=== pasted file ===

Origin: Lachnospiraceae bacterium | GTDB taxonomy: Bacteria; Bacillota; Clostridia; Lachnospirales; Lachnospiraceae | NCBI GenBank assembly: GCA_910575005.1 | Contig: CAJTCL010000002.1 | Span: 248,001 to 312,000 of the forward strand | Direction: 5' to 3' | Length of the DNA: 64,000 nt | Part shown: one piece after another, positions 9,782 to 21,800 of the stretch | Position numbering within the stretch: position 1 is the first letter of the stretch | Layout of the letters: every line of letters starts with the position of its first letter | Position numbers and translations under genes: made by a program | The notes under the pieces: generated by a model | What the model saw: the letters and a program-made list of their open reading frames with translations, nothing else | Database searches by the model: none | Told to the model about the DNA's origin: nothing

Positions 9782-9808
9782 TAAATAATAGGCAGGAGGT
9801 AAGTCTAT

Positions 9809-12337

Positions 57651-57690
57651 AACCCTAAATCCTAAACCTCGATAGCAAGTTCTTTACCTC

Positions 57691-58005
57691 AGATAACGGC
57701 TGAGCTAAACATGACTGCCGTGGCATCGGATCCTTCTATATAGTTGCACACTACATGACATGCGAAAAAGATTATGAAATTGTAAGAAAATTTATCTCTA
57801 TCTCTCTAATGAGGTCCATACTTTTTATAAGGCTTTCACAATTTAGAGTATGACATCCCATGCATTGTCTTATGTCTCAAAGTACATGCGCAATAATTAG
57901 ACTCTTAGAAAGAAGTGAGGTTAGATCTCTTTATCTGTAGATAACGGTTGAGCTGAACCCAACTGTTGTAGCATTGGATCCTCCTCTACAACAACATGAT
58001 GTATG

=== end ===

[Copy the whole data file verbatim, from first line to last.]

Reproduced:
Origin: Lachnospiraceae bacterium | GTDB taxonomy: Bacteria; Bacillota; Clostridia; Lachnospirales; Lachnospiraceae | NCBI GenBank assembly: GCA_910575005.1 | Contig: CAJTCL010000002.1 | Span: 248,001 to 312,000 of the forward strand | Direction: 5' to 3' | Length of the DNA: 64,000 nt | Part shown: one piece after another, positions 9,782 to 21,800 of the stretch | Position numbering within the stretch: position 1 is the first letter of the stretch | Layout of the letters: every line of letters starts with the position of its first letter | Position numbers and translations under genes: made by a program | The notes under the pieces: generated by a model | What the model saw: the letters and a program-made list of their open reading frames with translations, nothing else | Database searches by the model: none | Told to the model about the DNA's origin: nothing

Positions 9782-9808
9782 TAAATAATAGGCAGGAGGT
9801 AAGTCTAT

Positions 9809-12337

Positions 57651-57690
57651 AACCCTAAATCCTAAACCTCGATAGCAAGTTCTTTACCTC

Positions 57691-58005
57691 AGATAACGGC
57701 TGAGCTAAACATGACTGCCGTGGCATCGGATCCTTCTATATAGTTGCACACTACATGACATGCGAAAAAGATTATGAAATTGTAAGAAAATTTATCTCTA
57801 TCTCTCTAATGAGGTCCATACTTTTTATAAGGCTTTCACAATTTAGAGTATGACATCCCATGCATTGTCTTATGTCTCAAAGTACATGCGCAATAATTAG
57901 ACTCTTAGAAAGAAGTGAGGTTAGATCTCTTTATCTGTAGATAACGGTTGAGCTGAACCCAACTGTTGTAGCATTGGATCCTCCTCTACAACAACATGAT
58001 GTATG